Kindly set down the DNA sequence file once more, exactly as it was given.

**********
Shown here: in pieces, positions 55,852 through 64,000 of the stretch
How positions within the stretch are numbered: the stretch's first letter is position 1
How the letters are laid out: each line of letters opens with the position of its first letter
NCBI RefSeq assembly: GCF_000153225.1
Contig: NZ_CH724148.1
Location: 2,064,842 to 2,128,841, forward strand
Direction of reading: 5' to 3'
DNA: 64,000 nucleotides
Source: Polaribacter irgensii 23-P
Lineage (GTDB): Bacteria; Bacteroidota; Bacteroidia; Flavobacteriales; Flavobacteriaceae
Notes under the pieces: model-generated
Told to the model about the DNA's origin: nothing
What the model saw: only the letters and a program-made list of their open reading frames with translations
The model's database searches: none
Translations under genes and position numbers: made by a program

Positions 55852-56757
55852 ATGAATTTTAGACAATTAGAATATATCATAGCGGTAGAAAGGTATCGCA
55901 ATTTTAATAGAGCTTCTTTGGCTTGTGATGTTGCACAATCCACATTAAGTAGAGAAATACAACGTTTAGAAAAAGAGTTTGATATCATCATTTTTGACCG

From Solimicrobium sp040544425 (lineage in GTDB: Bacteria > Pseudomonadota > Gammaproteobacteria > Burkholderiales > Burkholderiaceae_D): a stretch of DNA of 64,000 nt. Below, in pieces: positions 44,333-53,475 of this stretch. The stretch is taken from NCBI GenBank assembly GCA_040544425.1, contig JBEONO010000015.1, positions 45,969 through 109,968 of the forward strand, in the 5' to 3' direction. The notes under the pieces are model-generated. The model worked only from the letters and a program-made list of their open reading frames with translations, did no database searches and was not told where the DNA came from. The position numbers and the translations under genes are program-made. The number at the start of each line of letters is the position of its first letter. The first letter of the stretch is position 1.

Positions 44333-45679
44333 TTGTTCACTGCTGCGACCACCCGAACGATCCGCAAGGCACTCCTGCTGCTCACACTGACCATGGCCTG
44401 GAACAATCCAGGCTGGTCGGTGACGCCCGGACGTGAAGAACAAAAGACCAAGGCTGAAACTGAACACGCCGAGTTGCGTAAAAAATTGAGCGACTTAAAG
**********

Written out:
Shown here: in pieces, positions 55,852 through 64,000 of the stretch
How positions within the stretch are numbered: the stretch's first letter is position 1
How the letters are laid out: each line of letters opens with the position of its first letter
NCBI RefSeq assembly: GCF_000153225.1
Contig: NZ_CH724148.1
Location: 2,064,842 to 2,128,841, forward strand
Direction of reading: 5' to 3'
DNA: 64,000 nucleotides
Source: Polaribacter irgensii 23-P
Lineage (GTDB): Bacteria; Bacteroidota; Bacteroidia; Flavobacteriales; Flavobacteriaceae
Notes under the pieces: model-generated
Told to the model about the DNA's origin: nothing
What the model saw: only the letters and a program-made list of their open reading frames with translations
The model's database searches: none
Translations under genes and position numbers: made by a program

Positions 55852-56757
55852 ATGAATTTTAGACAATTAGAATATATCATAGCGGTAGAAAGGTATCGCA
55901 ATTTTAATAGAGCTTCTTTGGCTTGTGATGTTGCACAATCCACATTAAGTAGAGAAATACAACGTTTAGAAAAAGAGTTTGATATCATCATTTTTGACCG

From Solimicrobium sp040544425 (lineage in GTDB: Bacteria > Pseudomonadota > Gammaproteobacteria > Burkholderiales > Burkholderiaceae_D): a stretch of DNA of 64,000 nt. Below, in pieces: positions 44,333-53,475 of this stretch. The stretch is taken from NCBI GenBank assembly GCA_040544425.1, contig JBEONO010000015.1, positions 45,969 through 109,968 of the forward strand, in the 5' to 3' direction. The notes under the pieces are model-generated. The model worked only from the letters and a program-made list of their open reading frames with translations, did no database searches and was not told where the DNA came from. The position numbers and the translations under genes are program-made. The number at the start of each line of letters is the position of its first letter. The first letter of the stretch is position 1.

Positions 44333-45679
44333 TTGTTCACTGCTGCGACCACCCGAACGATCCGCAAGGCACTCCTGCTGCTCACACTGACCATGGCCTG
44401 GAACAATCCAGGCTGGTCGGTGACGCCCGGACGTGAAGAACAAAAGACCAAGGCTGAAACTGAACACGCCGAGTTGCGTAAAAAATTGAGCGACTTAAAG